Popol vuh: The Creation of the Mayan World by the great Argentine composer Alberto Ginastera (1916-1983) will be performed on March 27, 28, and 29 under the baton of another adventuresome podium figure, Leonard Slatkin. The vast score, framed in seven movements, was inspired by Mayan beliefs in the origins of their universe, and represents Ginastera's urge to incorporate specifically New World elements into the complex musical style that he had developed in the course of his career. He began work on Popul vuh in 1975 on commission from The Philadelphia Orchestra, but left it unfinished at his death. In common with most of Ginastera's work, the orchestration here is superb, and we can feel that the composer revels in the seemingly limitless power and subtle color of his large instrumental forces.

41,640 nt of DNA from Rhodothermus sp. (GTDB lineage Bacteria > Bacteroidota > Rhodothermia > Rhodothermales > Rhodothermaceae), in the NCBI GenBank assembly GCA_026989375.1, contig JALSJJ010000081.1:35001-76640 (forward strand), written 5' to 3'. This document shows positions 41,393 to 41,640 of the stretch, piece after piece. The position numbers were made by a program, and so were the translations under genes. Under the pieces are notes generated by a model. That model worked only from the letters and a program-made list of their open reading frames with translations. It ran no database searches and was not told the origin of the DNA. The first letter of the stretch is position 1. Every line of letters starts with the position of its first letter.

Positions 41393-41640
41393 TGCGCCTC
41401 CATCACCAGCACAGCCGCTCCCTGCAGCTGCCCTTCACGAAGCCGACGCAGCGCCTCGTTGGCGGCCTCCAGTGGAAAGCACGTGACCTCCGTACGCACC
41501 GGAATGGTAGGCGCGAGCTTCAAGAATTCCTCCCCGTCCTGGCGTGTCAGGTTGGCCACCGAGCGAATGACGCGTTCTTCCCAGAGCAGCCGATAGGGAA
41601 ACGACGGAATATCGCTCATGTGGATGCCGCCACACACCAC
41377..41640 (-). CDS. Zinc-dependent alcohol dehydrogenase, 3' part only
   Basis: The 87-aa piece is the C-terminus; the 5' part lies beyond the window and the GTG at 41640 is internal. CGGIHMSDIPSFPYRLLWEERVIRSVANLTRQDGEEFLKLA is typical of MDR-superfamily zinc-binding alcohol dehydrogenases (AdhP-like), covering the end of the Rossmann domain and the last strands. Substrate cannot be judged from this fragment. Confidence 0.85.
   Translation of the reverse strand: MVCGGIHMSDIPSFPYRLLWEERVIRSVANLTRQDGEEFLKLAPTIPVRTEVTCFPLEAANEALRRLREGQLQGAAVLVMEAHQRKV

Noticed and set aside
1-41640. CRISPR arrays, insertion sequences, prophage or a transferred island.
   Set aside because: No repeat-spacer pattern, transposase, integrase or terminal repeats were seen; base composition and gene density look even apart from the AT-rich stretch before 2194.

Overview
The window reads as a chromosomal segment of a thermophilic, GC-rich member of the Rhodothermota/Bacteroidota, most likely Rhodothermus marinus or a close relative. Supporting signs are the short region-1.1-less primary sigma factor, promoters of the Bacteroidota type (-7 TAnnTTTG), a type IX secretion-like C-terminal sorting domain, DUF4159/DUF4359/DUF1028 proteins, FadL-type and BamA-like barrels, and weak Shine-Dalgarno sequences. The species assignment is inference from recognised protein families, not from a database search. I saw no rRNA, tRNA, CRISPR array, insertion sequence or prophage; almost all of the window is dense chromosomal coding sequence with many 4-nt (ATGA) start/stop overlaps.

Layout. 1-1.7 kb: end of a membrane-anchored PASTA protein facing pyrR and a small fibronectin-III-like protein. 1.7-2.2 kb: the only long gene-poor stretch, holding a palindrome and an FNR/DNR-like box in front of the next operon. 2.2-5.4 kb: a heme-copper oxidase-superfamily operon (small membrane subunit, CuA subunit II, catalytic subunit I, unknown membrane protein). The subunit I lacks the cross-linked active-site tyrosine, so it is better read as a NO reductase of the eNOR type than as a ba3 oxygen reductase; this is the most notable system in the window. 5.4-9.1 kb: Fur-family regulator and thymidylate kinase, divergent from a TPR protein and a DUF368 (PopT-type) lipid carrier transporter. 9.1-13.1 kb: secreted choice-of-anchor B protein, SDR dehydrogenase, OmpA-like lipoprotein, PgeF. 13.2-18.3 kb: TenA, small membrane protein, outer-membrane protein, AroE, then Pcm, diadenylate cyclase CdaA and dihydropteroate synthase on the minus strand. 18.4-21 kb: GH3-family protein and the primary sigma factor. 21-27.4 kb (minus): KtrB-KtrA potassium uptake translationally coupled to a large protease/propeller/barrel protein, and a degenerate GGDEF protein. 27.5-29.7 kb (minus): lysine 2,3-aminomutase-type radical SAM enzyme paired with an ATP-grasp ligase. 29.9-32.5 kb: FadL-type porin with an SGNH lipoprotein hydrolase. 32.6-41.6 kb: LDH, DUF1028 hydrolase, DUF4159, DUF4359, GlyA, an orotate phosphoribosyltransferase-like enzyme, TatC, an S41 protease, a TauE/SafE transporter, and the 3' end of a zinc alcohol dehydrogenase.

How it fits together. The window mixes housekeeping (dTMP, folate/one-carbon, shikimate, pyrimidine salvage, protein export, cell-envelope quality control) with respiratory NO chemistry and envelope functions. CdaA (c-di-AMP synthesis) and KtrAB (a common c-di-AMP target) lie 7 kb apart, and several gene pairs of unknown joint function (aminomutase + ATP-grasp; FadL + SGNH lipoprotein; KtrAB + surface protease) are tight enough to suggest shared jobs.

Another work whose rarity may surprise Philadelphia audiences is the 1926 Sinfonietta by the Moravian composer Leos Janácek (1854-1928). Written for a large, but not inordinately large orchestra, the work is certainly well represented on record. Nevertheless, the performances slated for Feb. 13, 15, 16, 17, and 19 under Charles Dutoit will be the first by the Philadelphians since 1991. It originated out of a brass band performance that Janácek heard and which moved him to write several fanfares of his own. Subsequently Janácek was invited to compose an occasional work for the opening, in Prague, of a Gymnastic Festival sponsored by the influential Czech Sokol (or Eagle) youth movement. Janácek worked up his preliminary fanfare material into a Military Sinfonietta — he later dropped "Military" from the title — dedicating the finished score to the "Czechoslovak Armed Forces." Memorable for its heroic brass fanfare motif, the Sinfonietta was intended, according to the composer to evoke "contemporary free man, his spiritual beauty and joy, his strength, courage, and determination to fight for victory."